Your statutes are wonderful;
therefore I obey them.
The unfolding of your words gives light;
it gives understanding to the simple.
I open my mouth and pant,
longing for your commands.
Turn to me and have mercy on me,
as you always do to those who love your name.
Direct my footsteps according to your word;
let no sin rule over me.
Redeem me from human oppression,
that I may obey your precepts.
Make your face shine on your servant
and teach me your decrees.
Streams of tears flow from my eyes,
for your law is not obeyed.
Obedience is not a very popular word these days. Many people have struggled to follow the rules of lockdown, especially as it has been eased. Although we understand the importance of rules, many of us, if we are honest, dislike being told what to do. Yet David, who is credited for writing this psalm, longs for the rules that God will set for him. David desires to follow God’s words, commands, laws, decrees – yet as we know, he occasionally fails.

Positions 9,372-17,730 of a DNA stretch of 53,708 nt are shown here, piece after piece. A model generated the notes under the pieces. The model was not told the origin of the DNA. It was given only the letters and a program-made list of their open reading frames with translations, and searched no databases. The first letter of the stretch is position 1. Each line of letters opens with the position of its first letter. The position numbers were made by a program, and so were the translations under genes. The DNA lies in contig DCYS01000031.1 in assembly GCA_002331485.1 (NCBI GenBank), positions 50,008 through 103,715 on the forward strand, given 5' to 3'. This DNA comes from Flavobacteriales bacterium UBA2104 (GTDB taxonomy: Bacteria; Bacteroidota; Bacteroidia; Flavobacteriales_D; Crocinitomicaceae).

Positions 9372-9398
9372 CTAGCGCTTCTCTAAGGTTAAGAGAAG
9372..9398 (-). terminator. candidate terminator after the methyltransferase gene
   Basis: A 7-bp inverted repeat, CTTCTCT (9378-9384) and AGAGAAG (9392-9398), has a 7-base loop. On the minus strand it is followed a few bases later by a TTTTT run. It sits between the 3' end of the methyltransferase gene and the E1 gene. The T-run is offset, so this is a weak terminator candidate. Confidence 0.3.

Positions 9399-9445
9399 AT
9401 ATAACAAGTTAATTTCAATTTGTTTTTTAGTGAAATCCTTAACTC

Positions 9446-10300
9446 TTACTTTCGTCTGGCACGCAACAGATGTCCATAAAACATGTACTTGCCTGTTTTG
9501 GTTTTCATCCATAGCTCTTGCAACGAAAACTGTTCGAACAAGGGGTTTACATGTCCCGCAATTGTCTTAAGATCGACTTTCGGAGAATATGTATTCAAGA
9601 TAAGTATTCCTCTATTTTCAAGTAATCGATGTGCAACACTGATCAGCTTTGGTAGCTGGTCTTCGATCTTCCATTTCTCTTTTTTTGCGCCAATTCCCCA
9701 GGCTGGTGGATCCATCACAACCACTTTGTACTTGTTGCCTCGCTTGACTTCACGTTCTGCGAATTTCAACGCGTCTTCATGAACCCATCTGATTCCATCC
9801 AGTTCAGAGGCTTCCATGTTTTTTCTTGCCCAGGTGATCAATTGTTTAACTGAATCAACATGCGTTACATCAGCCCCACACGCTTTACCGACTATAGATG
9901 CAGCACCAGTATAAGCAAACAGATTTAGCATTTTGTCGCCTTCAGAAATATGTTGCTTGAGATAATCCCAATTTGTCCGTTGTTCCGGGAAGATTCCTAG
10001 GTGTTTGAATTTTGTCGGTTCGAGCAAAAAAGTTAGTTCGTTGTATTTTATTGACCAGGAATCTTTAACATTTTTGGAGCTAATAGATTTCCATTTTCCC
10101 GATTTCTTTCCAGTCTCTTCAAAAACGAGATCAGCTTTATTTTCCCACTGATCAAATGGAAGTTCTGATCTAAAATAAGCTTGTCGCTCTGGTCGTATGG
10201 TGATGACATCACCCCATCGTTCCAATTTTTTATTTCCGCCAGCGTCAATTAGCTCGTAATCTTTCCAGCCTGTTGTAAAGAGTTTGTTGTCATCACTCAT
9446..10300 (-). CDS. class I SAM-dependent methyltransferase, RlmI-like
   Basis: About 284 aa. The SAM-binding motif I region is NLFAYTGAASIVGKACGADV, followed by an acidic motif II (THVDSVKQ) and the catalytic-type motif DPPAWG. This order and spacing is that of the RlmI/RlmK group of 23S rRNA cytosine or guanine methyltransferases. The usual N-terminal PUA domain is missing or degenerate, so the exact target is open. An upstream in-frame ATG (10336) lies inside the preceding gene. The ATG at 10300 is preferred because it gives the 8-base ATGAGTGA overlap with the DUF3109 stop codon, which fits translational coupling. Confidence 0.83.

Whenever I discuss the idea of obedience with people, I challenge them about why they pray to God for guidance. After all, if they ask God to help them but then don’t follow God’s instructions, what is the point in asking? God guides us in many ways, but we have a choice as to whether we obey: we have free will.
Following God’s guidance for us should be the same as following advice from a trusted friend. If we trust a friend to guide us in our choices, then we should also trust God. This reminds me of the words from a traditional hymn: “Trust and obey, for there’s no other way to be happy in Jesus” – words written by John Henry Sammis (Hymns and Psalms, 687).
You know us completely and you love us
Help us to trust you completely
In times of uncertainty
When the road seems unclear
When we don’t know which way to go
Help us to ask for your help
To follow your guidance
Knowing that you only want what is best for us
We thank you that we can trust you
For your steadfastness endures forever